August 14, 2019--The Due Process Institute has joined with dozens of other civil liberties organizations to urge the House Judiciary Committee to adopt important reforms to the reauthorization of Section 215. Chief among those reforms is the elimination of the Call Detail Records program. This program, run by the National Security Agency, was found to have illegally collected data on millions of Americans over a three year period.
June 18, 2019--"Both liberals and conservatives harbored concerns about the First Step Act’s impact on non-citizens, but from different perspectives, said Joseph Luppino-Esposito, director of the Rule of Law Initiatives for the bipartisan Due Process Institute, who had lobbied Republicans in support of the act. Liberals were worried the law would be too harsh, while conservatives worried non-citizens with drug convictions would be set free. But changing policies toward non-citizens proved too loaded an issue to tackle in this bill, he said. “'These people did go through the (criminal justice) process, and this is sort of the accepted process,' he said. 'Whether or not you agree with the status quo is another issue.'"
Yesterday, the House of Representatives voted to pass an important measure, introduced by Rep. Tim Walberg, that would curb the use of "federal adoption" of state and local law enforcement seizures of money and property except in limited circumstances. This measure is one important step in limiting the abuse of civil asset forfeiture, a practice that allows law enforcement to seize money and property from individuals under a mere suspicion of unproven unlawful activity. Neither criminal charges nor an arrest is required for law enforcement to execute this type of seizure. The owners of the property have no right to counsel to challenge the seizure, making it difficult to recover property that law enforcement have wrongly seized, and the legal procedures that govern civil asset forfeiture are inadequate to protect innocent property owners.
The House voted to limit the specific unfair practice of "federal adoption," which is a procedure used by state and local law enforcement agencies to evade any existing state or local legal restrictions on civil asset forfeiture by allowing the federal government to "adopt" the property, but then return much of the financial proceeds from the seizure back to the state or local law enforcement agency anyway; this allows law enforcement to profit from a seizure even in cases where their own laws would have prevented such a direct seizure. The Due Process Institute lauds this important vote in favor of increasing basic fairness in civil asset forfeiture procedures--an area rife with well-documented abuse.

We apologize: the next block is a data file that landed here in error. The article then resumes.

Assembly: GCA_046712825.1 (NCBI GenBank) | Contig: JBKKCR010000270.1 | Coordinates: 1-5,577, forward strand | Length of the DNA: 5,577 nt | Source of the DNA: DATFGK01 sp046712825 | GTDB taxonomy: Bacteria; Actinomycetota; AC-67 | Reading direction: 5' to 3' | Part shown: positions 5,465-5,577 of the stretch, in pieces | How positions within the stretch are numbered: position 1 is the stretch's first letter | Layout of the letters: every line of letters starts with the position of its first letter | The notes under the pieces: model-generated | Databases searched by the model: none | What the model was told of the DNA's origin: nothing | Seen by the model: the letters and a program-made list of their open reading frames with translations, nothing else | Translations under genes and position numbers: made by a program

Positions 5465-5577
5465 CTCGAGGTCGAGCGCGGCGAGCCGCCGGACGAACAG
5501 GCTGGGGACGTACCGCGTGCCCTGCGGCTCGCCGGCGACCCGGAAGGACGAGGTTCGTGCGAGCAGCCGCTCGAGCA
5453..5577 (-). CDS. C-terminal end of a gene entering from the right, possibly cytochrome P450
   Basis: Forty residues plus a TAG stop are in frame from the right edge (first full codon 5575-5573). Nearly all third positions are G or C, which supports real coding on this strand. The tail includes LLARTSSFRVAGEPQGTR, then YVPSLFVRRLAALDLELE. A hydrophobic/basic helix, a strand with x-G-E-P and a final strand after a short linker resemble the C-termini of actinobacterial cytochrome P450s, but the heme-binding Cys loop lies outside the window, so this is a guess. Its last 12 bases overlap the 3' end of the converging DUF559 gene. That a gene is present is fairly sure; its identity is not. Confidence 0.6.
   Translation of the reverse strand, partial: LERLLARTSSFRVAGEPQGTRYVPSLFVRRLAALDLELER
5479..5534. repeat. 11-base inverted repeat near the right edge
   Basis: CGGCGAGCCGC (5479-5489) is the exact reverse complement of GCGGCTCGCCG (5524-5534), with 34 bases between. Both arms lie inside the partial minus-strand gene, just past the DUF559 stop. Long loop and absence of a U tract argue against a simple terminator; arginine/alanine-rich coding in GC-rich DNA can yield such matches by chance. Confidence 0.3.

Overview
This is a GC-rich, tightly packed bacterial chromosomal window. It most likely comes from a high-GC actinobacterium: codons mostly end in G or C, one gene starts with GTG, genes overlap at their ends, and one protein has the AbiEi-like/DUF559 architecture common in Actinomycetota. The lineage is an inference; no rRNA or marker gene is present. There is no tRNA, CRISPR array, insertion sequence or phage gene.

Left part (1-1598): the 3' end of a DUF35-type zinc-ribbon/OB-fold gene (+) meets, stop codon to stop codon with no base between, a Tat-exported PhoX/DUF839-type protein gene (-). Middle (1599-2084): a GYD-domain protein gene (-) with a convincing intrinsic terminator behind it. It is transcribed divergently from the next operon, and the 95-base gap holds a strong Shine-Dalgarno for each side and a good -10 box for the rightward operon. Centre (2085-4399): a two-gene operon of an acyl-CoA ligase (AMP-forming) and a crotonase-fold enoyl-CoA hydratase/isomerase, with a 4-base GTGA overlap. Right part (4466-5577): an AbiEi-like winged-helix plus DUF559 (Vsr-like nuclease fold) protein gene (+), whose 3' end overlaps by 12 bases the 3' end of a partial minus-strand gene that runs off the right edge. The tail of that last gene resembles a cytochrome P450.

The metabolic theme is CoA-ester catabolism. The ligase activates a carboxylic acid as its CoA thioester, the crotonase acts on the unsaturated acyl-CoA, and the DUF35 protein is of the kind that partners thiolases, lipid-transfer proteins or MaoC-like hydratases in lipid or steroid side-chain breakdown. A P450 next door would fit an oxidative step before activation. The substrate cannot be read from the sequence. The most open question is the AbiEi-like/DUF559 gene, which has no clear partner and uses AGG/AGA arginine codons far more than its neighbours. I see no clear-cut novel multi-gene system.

June 13, 2019--The Due Process Institute is urging Representatives to support the Amash-Lofgren amendment (Division C, amendment #24) to H.R. 2740, the Labor, Health and Human Services, Education, Defense, State, Foreign Operations, and Energy and Water Development Appropriations Act of 2020. Why?
The Amash-Lofgren amendment seeks to thoughtfully limit the warrantless surveillance of Americans conducted pursuant to Section 702 of the Foreign Intelligence Surveillance Act. Specifically, the Amash-Lofgren amendment prohibits:
1. The intentional targeting of people outside the United States when a significant purpose of that targeting is to acquire communications of a particular person in the United States (often referred to as “reverse targeting”);
2. The acquisition of communications to which no participant is a target (often referred to as “about collection”). The government halted this collection in 2017, but importantly asserts it has the authority to restart this collection; and
3. The acquisition of communications known to be entirely domestic. The government unlawfully collects tens of thousands of wholly domestic communications under Section 702.
The Due Process Institute, along with the American Civil Liberties Union and FreedomWorks, has issued a Hill Alert opposing H.R. 2513, Corporate Transparency Act of 2019 , because of serious concerns regarding privacy and the use of criminal penalties. Five new federal crimes would be created for first-time paperwork violations, using vague terms and complicated reporting regimes that are likely to trap many small business owners.
April 9, 2019--The Due Process Institute is endorsing the Restoring Education And Learning (REAL) Act [S. 1074; H.R. 2168] that has been proposed in both the Senate and the House. The original cosponsors are Sens. Brian Schatz (D-HI), Mike Lee (R-UT), and Dick Durbin (D-IL) and Reps. Danny Davis (D-IL), Jim Bank (R-IN), Barbara Lee (D-CA), and French Hill (R-AR).
“Our justice system fails us if the people returning back into our communities after incarceration do not succeed and the REAL Act takes an important step towards addressing an existing failure,” said Shana O’Toole, President of the Due Process Institute. “Education is a critical piece of preparing incarcerated individuals for reentry. After our work on the First Step Act, we know how important Pell eligibility is for establishing much-needed educational programs and learning behind the wall.
“Incarcerated individuals deserve a meaningful opportunity to educate themselves in order to prepare to rejoin us as productive members of society—and we are grateful to see that providing this kind of support is a bipartisan cause.”